AF447 was found by now and that was in the middle of the South Atlantic.
Jeez there's some c*** being spouted on this thread.

No, AF447 hadn't been "found by now". Suspected debris was spotted about two days after it lost contact, but the first actual debris wasn't recovered until five days after the incident.

The location of AF447 on the ocean floor wasn't discovered until almost two years after the accident.
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Old 9th Mar 2014, 13:01
  #786 (permalink)  
 
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Interpol might disagree. Fairly global is 166 countries. Now, whether Malaysia checks it...

Stolen and Lost Travel Documents – holds information on more than 39 million travel documents reported lost or stolen by 166 countries. This database enables INTERPOL National Central Bureaus and other authorized law enforcement entities (such as immigration and border control officers) to ascertain the validity of a suspect travel document in seconds.
Databases / INTERPOL expertise / Internet / Home - INTERPOL
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Old 9th Mar 2014, 13:04
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Chinese consular records should show what visas were issued, since a holder of either of the stolen passports would require a visa and we may assume that MAS ground staff would have checked that the visas were in order.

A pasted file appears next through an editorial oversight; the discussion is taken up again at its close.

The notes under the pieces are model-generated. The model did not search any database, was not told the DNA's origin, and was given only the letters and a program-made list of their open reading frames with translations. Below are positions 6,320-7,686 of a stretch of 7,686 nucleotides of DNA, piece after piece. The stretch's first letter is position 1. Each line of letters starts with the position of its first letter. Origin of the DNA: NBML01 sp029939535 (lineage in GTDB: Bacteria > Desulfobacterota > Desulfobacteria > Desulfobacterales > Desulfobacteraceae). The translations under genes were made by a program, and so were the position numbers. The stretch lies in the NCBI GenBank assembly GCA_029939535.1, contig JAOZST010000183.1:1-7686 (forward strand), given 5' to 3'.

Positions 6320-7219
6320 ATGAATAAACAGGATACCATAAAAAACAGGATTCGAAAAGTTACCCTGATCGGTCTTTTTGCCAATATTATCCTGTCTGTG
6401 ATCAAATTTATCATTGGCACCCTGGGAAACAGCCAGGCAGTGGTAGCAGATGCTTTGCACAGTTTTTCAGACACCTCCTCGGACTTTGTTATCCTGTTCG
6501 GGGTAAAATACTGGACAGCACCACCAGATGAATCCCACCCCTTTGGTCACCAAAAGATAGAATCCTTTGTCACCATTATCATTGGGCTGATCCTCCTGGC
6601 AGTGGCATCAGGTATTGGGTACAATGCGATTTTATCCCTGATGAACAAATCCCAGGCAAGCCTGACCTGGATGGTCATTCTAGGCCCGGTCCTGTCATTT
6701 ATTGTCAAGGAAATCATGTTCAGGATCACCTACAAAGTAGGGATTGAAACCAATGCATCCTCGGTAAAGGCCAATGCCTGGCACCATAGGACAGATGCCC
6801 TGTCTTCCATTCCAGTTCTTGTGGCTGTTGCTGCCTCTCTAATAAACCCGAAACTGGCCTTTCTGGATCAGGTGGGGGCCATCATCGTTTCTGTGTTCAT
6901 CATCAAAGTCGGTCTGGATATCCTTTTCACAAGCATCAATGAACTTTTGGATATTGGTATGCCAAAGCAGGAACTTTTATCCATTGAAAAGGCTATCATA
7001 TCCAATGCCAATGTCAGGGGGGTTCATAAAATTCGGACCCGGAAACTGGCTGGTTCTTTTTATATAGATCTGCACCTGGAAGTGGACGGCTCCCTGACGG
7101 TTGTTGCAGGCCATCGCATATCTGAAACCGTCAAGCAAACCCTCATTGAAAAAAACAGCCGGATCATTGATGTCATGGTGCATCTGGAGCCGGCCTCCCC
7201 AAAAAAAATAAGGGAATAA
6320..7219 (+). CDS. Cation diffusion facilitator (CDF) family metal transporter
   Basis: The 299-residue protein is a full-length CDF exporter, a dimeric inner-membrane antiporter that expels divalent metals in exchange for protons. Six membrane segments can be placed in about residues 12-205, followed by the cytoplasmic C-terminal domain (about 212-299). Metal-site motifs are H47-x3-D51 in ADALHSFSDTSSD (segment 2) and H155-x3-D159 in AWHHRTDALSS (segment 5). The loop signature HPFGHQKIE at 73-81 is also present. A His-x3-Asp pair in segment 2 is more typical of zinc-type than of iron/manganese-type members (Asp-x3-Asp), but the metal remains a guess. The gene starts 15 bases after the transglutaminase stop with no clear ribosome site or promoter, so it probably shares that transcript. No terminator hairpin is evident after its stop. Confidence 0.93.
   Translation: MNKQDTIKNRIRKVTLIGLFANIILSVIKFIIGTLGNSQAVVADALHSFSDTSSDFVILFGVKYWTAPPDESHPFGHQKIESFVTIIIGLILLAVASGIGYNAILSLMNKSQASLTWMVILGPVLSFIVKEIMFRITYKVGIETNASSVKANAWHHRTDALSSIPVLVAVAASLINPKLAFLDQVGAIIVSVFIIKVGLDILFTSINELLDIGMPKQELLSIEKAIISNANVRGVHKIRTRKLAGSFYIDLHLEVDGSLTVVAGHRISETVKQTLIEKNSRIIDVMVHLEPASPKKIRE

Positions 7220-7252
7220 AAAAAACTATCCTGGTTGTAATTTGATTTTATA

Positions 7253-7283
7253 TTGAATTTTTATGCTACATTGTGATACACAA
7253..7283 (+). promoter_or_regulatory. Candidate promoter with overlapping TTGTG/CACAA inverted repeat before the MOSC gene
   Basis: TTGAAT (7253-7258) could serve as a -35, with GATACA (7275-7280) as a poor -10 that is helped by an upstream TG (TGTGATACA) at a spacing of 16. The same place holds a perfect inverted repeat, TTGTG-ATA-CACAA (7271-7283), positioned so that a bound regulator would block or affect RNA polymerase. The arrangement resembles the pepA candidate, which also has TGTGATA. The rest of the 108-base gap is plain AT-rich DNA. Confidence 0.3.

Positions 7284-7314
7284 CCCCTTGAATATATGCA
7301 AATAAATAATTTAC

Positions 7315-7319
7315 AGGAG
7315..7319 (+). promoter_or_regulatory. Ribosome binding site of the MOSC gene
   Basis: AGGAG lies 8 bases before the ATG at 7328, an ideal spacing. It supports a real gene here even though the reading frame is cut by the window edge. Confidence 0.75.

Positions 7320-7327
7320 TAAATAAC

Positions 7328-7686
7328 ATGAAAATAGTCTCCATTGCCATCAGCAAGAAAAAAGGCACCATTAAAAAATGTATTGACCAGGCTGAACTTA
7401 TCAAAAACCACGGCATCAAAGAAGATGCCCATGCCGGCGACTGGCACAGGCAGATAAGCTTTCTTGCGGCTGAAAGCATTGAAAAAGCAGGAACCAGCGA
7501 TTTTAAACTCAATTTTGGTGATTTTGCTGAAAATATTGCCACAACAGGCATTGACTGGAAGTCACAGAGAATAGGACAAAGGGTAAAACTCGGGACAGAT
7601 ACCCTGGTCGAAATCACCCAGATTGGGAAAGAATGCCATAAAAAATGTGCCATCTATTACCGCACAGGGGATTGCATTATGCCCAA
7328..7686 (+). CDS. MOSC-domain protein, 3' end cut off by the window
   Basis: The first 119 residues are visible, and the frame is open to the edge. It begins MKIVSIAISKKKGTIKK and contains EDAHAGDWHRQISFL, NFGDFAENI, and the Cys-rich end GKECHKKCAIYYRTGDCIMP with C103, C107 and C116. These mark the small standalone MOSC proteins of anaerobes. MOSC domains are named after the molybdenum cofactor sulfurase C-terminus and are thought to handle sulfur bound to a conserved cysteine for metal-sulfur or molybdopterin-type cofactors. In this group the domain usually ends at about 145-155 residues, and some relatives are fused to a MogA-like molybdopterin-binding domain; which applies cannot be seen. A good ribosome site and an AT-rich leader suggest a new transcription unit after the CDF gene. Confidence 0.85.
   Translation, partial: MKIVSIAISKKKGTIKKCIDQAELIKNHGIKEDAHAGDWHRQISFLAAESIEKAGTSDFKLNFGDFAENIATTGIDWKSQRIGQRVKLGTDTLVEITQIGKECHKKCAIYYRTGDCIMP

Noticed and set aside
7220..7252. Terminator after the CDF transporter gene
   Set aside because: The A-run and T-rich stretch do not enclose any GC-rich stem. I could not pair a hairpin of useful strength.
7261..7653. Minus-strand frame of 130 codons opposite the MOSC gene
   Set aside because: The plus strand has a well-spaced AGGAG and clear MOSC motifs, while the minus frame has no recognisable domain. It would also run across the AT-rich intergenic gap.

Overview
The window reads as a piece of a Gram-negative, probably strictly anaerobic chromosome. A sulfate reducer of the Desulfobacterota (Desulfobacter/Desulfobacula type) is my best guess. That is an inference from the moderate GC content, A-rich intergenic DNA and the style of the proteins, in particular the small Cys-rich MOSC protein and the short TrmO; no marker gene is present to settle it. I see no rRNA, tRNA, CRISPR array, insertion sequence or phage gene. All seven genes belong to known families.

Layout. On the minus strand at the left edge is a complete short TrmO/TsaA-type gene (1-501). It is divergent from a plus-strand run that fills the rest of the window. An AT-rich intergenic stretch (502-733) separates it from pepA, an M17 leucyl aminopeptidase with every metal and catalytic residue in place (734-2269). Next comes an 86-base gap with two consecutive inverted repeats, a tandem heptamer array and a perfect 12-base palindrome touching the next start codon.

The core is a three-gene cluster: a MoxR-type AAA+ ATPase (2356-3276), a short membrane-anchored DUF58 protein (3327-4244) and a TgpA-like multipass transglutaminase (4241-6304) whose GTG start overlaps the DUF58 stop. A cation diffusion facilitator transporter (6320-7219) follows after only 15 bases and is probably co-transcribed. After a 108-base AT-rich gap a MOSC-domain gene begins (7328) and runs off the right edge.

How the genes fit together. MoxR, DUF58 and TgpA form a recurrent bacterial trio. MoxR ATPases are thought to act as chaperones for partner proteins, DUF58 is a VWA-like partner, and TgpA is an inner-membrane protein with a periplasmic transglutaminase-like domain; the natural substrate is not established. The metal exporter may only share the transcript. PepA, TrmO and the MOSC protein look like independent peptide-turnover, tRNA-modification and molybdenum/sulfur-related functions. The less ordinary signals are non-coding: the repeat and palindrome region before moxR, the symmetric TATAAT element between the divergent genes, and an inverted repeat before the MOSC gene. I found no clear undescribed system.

Do the effort of reading thread or inform yourself, passengers in transit requires no visa.
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Old 9th Mar 2014, 13:05
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Update - Vietnam SAR

According to a Thanh Nien report, a "composite inner wall window piece" would have been spotted by a Vietnamese marine police seaplane (the DHC-6?) at N473208 E1032226. The seaplane had to return [presumably due to nightfall.]

The coordinate must be erroneous, but the description is the most fitting so far. Let's see if it holds. The news item said "the pilot could take pictures, but not clearly".

Disclamer, as usual: Based on Google translation.

EDIT: Dantri gives the coordinate as N083247, which puts the sighting 14NM to NE of the AN-26 sighting earlier today and 44NM / 82 km SSW of Tho Chu.

Last edited by snowfalcon2; 9th Mar 2014 at 13:38. Reason: corrected NW to NE
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Old 9th Mar 2014, 13:06